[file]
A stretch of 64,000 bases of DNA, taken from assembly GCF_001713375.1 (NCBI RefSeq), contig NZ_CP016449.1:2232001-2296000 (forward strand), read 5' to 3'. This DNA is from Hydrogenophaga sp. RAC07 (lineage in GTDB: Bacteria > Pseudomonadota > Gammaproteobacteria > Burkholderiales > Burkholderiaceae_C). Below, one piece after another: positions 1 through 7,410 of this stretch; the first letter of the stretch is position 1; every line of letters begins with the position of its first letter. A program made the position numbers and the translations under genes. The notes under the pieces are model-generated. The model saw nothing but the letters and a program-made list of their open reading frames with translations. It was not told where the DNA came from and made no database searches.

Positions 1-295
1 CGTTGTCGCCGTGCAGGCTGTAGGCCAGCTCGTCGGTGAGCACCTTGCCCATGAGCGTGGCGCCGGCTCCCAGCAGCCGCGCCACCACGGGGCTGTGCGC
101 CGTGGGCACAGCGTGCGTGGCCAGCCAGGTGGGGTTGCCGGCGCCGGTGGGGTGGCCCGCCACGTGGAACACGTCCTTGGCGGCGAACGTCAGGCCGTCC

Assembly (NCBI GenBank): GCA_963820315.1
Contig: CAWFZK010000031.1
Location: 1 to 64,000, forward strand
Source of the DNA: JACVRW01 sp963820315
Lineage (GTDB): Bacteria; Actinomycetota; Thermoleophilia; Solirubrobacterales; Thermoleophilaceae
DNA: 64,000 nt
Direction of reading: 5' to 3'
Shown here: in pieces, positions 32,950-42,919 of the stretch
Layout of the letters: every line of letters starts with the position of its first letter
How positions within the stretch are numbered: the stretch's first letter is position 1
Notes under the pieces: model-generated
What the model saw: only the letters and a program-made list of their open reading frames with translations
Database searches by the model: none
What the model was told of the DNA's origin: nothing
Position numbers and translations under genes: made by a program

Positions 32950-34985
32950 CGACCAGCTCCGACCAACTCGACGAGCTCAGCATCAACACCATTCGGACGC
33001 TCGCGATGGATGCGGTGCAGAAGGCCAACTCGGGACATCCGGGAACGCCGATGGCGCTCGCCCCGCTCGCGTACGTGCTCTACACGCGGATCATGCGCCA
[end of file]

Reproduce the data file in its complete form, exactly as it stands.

A stretch of 64,000 bases of DNA, taken from assembly GCF_001713375.1 (NCBI RefSeq), contig NZ_CP016449.1:2232001-2296000 (forward strand), read 5' to 3'. This DNA is from Hydrogenophaga sp. RAC07 (lineage in GTDB: Bacteria > Pseudomonadota > Gammaproteobacteria > Burkholderiales > Burkholderiaceae_C). Below, one piece after another: positions 1 through 7,410 of this stretch; the first letter of the stretch is position 1; every line of letters begins with the position of its first letter. A program made the position numbers and the translations under genes. The notes under the pieces are model-generated. The model saw nothing but the letters and a program-made list of their open reading frames with translations. It was not told where the DNA came from and made no database searches.

Positions 1-295
1 CGTTGTCGCCGTGCAGGCTGTAGGCCAGCTCGTCGGTGAGCACCTTGCCCATGAGCGTGGCGCCGGCTCCCAGCAGCCGCGCCACCACGGGGCTGTGCGC
101 CGTGGGCACAGCGTGCGTGGCCAGCCAGGTGGGGTTGCCGGCGCCGGTGGGGTGGCCCGCCACGTGGAACACGTCCTTGGCGGCGAACGTCAGGCCGTCC

Assembly (NCBI GenBank): GCA_963820315.1
Contig: CAWFZK010000031.1
Location: 1 to 64,000, forward strand
Source of the DNA: JACVRW01 sp963820315
Lineage (GTDB): Bacteria; Actinomycetota; Thermoleophilia; Solirubrobacterales; Thermoleophilaceae
DNA: 64,000 nt
Direction of reading: 5' to 3'
Shown here: in pieces, positions 32,950-42,919 of the stretch
Layout of the letters: every line of letters starts with the position of its first letter
How positions within the stretch are numbered: the stretch's first letter is position 1
Notes under the pieces: model-generated
What the model saw: only the letters and a program-made list of their open reading frames with translations
Database searches by the model: none
What the model was told of the DNA's origin: nothing
Position numbers and translations under genes: made by a program

Positions 32950-34985
32950 CGACCAGCTCCGACCAACTCGACGAGCTCAGCATCAACACCATTCGGACGC
33001 TCGCGATGGATGCGGTGCAGAAGGCCAACTCGGGACATCCGGGAACGCCGATGGCGCTCGCCCCGCTCGCGTACGTGCTCTACACGCGGATCATGCGCCA